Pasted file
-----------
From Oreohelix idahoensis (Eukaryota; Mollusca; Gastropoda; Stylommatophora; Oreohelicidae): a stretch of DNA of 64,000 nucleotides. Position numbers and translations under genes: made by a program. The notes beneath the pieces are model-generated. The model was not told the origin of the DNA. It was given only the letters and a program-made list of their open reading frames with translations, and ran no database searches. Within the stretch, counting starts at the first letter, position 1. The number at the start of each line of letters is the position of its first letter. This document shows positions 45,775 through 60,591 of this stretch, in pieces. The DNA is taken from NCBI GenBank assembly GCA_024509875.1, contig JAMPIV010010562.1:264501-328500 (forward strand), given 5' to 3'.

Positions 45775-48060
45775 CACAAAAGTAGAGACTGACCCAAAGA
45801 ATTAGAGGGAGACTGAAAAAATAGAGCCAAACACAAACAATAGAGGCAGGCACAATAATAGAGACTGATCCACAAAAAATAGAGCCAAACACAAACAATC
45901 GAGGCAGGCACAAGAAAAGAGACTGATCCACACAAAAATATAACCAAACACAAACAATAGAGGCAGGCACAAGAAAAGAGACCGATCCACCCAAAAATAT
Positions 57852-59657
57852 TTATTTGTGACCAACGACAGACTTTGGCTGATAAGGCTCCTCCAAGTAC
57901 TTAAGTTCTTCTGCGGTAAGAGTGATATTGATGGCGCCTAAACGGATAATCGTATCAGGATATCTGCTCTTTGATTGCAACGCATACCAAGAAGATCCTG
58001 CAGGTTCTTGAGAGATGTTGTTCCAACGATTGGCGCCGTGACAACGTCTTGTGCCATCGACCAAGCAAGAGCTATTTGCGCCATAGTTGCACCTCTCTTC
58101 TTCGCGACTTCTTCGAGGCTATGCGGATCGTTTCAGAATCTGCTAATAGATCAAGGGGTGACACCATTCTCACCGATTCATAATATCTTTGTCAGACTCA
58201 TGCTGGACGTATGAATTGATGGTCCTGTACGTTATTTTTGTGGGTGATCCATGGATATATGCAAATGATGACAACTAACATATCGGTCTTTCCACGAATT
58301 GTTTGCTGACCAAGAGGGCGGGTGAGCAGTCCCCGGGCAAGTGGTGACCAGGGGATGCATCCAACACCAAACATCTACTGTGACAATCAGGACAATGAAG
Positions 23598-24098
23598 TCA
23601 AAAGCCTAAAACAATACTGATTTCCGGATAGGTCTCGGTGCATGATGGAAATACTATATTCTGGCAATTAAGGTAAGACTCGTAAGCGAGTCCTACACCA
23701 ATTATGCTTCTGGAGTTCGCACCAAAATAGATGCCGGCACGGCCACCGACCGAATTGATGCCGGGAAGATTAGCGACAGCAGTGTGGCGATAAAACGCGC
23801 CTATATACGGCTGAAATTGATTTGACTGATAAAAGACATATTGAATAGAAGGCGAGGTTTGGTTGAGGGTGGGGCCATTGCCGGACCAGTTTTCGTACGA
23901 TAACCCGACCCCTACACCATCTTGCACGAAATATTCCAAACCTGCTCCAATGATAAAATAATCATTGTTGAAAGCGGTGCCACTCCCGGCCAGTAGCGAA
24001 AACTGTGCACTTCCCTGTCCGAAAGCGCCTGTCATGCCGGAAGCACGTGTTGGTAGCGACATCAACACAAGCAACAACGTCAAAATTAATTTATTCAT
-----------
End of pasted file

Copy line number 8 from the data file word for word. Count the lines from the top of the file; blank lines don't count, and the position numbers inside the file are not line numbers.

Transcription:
57901 TTAAGTTCTTCTGCGGTAAGAGTGATATTGATGGCGCCTAAACGGATAATCGTATCAGGATATCTGCTCTTTGATTGCAACGCATACCAAGAAGATCCTG